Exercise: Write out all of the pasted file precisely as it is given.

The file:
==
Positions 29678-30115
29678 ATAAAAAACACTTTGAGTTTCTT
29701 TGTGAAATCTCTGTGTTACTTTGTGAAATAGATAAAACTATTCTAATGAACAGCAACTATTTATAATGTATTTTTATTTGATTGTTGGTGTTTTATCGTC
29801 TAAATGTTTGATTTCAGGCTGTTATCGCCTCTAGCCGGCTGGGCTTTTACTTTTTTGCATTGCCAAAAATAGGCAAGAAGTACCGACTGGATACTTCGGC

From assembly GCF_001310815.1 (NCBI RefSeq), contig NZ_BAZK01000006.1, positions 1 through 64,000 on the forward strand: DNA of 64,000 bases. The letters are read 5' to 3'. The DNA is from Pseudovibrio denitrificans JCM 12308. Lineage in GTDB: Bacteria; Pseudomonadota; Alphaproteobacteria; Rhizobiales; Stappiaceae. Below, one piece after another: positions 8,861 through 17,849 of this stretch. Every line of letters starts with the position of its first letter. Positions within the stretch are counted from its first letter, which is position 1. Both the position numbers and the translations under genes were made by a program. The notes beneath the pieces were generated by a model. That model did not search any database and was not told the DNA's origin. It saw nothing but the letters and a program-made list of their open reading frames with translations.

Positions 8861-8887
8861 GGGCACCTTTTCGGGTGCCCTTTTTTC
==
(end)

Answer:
Positions 29678-30115
29678 ATAAAAAACACTTTGAGTTTCTT
29701 TGTGAAATCTCTGTGTTACTTTGTGAAATAGATAAAACTATTCTAATGAACAGCAACTATTTATAATGTATTTTTATTTGATTGTTGGTGTTTTATCGTC
29801 TAAATGTTTGATTTCAGGCTGTTATCGCCTCTAGCCGGCTGGGCTTTTACTTTTTTGCATTGCCAAAAATAGGCAAGAAGTACCGACTGGATACTTCGGC

From assembly GCF_001310815.1 (NCBI RefSeq), contig NZ_BAZK01000006.1, positions 1 through 64,000 on the forward strand: DNA of 64,000 bases. The letters are read 5' to 3'. The DNA is from Pseudovibrio denitrificans JCM 12308. Lineage in GTDB: Bacteria; Pseudomonadota; Alphaproteobacteria; Rhizobiales; Stappiaceae. Below, one piece after another: positions 8,861 through 17,849 of this stretch. Every line of letters starts with the position of its first letter. Positions within the stretch are counted from its first letter, which is position 1. Both the position numbers and the translations under genes were made by a program. The notes beneath the pieces were generated by a model. That model did not search any database and was not told the DNA's origin. It saw nothing but the letters and a program-made list of their open reading frames with translations.

Positions 8861-8887
8861 GGGCACCTTTTCGGGTGCCCTTTTTTC